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Telomeres, the structures that protect the ends of chromosomes, may provide a new anti-cancer target, according to a new study using mice from the Spanish National Cancer Research Centre (CNIO). This drug target, effective so far only in lung cancer, may be effective in a variety of tumor types.

Cancer cells rely on intact telomeres to replicate, so this new research focused on blocking the growth of a complex called shelterin, which forms a protective cover over the ends of a telomere.

CNIO scientists worked with mouse models that have an aggressive type of lung cancer. In this model, the tumors have an active K-Ras oncogene and a missing p53 tumor suppressor. "We choose a well-established mouse model for a very aggressive type of lung carcinomas. In this mouse model, there are no therapeutic targets identified so far that are able to block the growth of these tumors when targeted," Maria Blasco, one of the authors of the study and a researcher in the CNIO Telomeres and Telomerase Group told ALN exclusively.

The researchers found that TRF1 is the first drug targets that is able to inhibit the growth of these aggressive tumors. "First, we showed that TRF1 genetic abrogation was sufficient to stop aggressive lung cancer from growing. Second, we screened for chemical compounds that were able to achieve TRF1 targeting in vivo and show efficiency en decreasing the growth of these tumors without showing loss of mouse or organ viability," Blasco continued.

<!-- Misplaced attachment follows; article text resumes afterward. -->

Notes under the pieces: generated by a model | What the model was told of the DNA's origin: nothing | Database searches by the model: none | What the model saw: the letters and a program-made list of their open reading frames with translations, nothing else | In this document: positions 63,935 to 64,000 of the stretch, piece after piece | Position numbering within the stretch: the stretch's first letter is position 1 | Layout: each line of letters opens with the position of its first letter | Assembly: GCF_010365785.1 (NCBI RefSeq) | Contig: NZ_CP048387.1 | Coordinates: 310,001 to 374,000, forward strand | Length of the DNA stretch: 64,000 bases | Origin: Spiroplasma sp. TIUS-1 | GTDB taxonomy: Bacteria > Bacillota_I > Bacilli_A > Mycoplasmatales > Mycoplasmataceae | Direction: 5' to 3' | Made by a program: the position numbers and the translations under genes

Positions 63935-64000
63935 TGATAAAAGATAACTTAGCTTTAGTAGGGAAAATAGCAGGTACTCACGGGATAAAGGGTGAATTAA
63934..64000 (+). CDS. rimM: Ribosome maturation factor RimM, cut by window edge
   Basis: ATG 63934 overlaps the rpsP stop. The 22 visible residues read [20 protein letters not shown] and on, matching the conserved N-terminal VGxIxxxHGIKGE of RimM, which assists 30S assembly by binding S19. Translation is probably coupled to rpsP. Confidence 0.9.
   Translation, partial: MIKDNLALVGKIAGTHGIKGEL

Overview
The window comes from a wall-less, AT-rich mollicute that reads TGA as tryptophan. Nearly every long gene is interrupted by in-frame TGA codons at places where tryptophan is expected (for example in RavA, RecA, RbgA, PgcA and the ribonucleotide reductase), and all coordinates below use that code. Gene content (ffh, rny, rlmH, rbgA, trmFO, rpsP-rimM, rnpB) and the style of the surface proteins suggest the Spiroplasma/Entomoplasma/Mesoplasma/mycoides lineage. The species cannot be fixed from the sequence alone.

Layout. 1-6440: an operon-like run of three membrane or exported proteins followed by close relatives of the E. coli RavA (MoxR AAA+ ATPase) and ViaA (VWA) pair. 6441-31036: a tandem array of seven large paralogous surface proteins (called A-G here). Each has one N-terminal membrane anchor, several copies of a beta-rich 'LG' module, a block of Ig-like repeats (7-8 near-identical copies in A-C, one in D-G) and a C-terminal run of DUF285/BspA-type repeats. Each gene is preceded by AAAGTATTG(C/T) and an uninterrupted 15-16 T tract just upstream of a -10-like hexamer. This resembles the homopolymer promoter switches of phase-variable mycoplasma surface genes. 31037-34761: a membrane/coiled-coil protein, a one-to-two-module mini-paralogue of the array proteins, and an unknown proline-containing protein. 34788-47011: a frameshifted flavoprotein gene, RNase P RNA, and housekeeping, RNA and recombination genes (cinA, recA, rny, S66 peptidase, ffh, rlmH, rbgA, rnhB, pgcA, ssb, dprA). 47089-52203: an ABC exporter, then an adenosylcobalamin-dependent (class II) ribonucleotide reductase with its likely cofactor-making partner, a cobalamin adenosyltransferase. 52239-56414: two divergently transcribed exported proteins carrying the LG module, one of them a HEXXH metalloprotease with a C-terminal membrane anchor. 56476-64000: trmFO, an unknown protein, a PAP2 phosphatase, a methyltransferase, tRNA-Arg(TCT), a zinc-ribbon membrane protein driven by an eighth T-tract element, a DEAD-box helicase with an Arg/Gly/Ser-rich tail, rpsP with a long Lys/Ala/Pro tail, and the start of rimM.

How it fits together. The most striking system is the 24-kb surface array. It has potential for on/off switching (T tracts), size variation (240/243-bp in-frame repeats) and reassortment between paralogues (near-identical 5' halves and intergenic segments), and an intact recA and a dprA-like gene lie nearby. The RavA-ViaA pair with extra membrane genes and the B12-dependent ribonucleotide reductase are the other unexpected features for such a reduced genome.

The researchers hope to move to clinical trials next. "We are further developing the chemical compounds that are able to target TRF1 in cancers into drugs that can be used in clinical trials. We are also testing the efficiency of targeting TRF1 in other tumor types besides lung cancer," Blasco added.

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